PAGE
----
Did you know you may be walking on water right now?
Aquifers, or underground reserves of water, are located throughout Colorado, and increasingly cities, farmers, and landowners are turning to them to provide usable water. In Colorado, aquifers are pumped for crop irrigation or for drinking and household use.
In the past, replenishing our state’s aquifers meant waiting for high snowmelt or rainfall, and letting nature take its course as the water seeps back into the earth.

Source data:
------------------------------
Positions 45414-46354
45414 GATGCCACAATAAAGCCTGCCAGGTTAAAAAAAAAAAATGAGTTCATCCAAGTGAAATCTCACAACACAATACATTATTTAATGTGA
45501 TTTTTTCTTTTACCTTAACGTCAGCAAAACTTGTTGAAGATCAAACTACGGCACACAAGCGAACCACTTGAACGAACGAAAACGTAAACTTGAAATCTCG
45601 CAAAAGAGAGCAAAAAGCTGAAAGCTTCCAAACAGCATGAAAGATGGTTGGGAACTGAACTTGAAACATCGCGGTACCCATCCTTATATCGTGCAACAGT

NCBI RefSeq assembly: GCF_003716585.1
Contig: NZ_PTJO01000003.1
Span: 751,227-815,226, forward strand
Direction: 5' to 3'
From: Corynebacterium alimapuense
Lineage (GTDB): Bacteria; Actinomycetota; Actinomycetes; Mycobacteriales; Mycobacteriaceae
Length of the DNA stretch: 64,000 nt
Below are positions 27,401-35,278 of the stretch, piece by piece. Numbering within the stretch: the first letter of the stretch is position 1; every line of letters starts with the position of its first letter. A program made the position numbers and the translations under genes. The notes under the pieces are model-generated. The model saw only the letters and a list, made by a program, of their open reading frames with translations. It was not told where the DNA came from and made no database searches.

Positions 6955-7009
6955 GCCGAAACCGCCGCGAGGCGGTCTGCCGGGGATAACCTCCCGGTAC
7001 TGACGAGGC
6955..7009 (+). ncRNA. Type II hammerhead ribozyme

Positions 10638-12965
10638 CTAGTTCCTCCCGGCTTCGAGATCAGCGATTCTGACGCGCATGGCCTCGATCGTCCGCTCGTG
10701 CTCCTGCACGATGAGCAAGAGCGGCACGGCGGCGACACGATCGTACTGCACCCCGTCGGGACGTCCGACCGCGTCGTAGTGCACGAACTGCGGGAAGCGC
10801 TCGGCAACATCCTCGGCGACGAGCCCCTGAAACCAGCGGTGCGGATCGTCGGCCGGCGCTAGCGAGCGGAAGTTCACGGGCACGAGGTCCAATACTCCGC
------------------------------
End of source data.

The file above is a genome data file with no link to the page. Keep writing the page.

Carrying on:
Today, the Fort Collins Coloradoan reported on a bill introduced in the Legislature by Rep. Jeni Arndt, D-Fort Collins. The bill would require the Colorado state engineer to create rules for artificially recharging aquifers, as residents look toward options to pump water back into the state’s underground water reservoirs.
How does refilling aquifers work?
Watch this video from the Coloradoan reporter Nick Coltrain demonstrating how we use aquifers now and how they might be used in the future:
“It’s not as revolutionary an idea as some may think,” says the Coloradoan. Denver Water is working on a pilot program for aquifer storage and recovery and Arizona uses aquifer recharging to prevent undue evaporation in desert climates.